Posted on March 12, 2013 at 5:44 PM
Tuesday, Mar 12 at 9:12 PM
TEMPE, Ariz. -- Most of us get a buzz from that morning cup of coffee, and it turns out bees get a kick from caffeine too.
Scientists from Arizona State University and the UK found in a 7-year study that caffeine improves the long-term memory of bees.
“We discovered that a lot of plants have caffeine in their nectar,” said ASU research professor Julie Mustard, “It’s in coffee and tea plants like you might expect, but it’s also in citrus plants. “
Mustard and other scientists compared bees that had consumed caffeine and those who had not. The bees that had caffeine were three times more likely to remember the scent of the flower they got the caffeine from.
“Even three days after they learned that odor was associated with caffeine, they remembered twice as well as bees that just had sugar alone,” said Mustard.
“We would look at a bee brain and a human brain and think they’re pretty different based on what they look like, but when we look on the level of genes and proteins, they actually work in a very similar way,” Mustard said, “The proteins in the genes involved in this process in honey bees are the same ones that people think are involved in helping memory in people.”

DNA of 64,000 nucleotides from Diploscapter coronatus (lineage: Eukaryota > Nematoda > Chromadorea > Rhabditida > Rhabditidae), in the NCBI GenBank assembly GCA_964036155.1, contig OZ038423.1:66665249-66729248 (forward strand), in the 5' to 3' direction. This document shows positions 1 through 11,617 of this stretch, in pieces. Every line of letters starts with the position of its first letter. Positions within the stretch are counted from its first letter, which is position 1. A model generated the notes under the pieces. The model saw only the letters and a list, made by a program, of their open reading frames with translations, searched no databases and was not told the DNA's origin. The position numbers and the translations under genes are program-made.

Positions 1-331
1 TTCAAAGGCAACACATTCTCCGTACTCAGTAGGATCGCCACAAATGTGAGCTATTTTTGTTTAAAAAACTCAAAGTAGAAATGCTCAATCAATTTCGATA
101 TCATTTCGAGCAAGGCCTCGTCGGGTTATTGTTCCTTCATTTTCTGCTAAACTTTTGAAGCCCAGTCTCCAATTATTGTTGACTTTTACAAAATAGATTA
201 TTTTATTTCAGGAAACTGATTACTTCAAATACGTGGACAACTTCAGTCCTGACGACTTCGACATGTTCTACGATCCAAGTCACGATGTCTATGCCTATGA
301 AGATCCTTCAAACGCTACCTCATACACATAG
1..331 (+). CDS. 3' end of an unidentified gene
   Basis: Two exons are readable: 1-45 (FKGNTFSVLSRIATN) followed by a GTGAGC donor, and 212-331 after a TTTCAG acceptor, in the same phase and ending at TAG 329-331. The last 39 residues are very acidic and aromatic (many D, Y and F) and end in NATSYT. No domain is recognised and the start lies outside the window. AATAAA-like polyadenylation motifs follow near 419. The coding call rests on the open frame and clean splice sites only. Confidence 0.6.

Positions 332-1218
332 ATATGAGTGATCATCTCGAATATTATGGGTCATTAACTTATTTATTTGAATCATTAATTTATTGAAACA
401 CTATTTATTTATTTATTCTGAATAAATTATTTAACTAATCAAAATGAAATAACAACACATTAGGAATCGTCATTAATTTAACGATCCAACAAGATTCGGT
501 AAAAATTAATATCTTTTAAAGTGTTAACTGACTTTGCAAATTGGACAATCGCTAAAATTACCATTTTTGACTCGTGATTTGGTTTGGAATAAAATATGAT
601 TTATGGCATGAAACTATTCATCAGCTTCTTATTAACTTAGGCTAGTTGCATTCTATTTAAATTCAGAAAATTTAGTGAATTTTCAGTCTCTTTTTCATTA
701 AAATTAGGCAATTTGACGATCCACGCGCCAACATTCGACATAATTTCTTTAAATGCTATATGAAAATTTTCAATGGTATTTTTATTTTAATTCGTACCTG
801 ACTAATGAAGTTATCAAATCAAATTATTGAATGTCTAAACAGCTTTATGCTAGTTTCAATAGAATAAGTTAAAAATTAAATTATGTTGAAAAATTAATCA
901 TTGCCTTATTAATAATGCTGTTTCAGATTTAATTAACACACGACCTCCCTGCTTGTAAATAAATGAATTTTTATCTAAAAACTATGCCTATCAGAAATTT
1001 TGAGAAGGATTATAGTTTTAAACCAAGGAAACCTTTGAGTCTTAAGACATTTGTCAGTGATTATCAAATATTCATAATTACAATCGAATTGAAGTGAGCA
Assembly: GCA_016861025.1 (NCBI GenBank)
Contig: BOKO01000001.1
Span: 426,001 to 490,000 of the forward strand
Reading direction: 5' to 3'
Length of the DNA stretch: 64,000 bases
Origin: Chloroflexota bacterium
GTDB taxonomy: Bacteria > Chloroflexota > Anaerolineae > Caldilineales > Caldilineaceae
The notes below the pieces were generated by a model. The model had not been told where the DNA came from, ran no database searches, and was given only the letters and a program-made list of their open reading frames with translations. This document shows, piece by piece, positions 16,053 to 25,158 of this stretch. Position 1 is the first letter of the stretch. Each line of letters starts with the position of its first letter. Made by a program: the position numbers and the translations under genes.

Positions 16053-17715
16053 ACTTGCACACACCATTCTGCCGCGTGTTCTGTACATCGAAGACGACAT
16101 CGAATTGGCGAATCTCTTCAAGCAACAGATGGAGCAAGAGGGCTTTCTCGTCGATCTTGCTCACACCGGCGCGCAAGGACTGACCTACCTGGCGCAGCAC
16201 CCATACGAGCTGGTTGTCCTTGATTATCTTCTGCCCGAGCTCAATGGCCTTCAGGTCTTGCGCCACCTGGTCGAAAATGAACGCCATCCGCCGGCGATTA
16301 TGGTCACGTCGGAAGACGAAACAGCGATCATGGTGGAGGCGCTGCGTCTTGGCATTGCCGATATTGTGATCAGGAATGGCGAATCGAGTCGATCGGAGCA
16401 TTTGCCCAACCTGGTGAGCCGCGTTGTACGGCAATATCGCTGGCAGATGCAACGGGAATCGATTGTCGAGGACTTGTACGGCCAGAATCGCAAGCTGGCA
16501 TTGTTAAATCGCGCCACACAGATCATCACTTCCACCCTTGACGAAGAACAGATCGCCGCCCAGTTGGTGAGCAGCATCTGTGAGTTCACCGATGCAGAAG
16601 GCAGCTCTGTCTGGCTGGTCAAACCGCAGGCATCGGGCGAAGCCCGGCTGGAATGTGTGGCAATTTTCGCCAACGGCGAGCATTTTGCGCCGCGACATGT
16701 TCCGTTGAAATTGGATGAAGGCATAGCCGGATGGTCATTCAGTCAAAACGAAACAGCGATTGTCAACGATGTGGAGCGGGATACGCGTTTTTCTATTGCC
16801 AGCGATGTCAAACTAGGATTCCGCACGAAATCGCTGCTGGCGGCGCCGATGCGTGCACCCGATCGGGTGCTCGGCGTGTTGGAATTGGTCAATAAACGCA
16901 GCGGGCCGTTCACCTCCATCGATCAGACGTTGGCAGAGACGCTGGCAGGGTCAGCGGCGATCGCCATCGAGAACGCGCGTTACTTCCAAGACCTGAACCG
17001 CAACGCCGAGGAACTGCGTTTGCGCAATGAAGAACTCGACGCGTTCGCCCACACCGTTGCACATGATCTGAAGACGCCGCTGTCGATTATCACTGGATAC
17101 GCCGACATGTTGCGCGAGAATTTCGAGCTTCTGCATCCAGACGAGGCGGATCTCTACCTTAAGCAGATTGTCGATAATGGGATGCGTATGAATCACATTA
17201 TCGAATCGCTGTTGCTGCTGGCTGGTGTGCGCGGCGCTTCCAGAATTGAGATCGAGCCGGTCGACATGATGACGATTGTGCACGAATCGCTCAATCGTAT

The results of this study could also eventually have an impact on research for Alzheimer’s and dementia.
The bees in the study were older, because it is older bees that leave the hive to forage for the plant nectar that contains caffeine.
“Since we see this result from caffeine in older bees, maybe we would see this in older humans,” said Mustard, “Maybe we can use that information to forge therapies for people with dementia and Alzheimer's.”
Mustard stressed that any potential link between caffeine and memory in human beings has not been proven by this study alone, and more research is needed.
There was one negative side-effect of caffeine consumption for bees. Mustard said the amount of caffeine naturally occurring in plants is equivalent to what people would get in a cup of coffee. The trouble came when bees consumed more than what was naturally occurring.
“If you give them high concentrations, much higher than what we found in plants, it did appear to be toxic and reduce their life span.”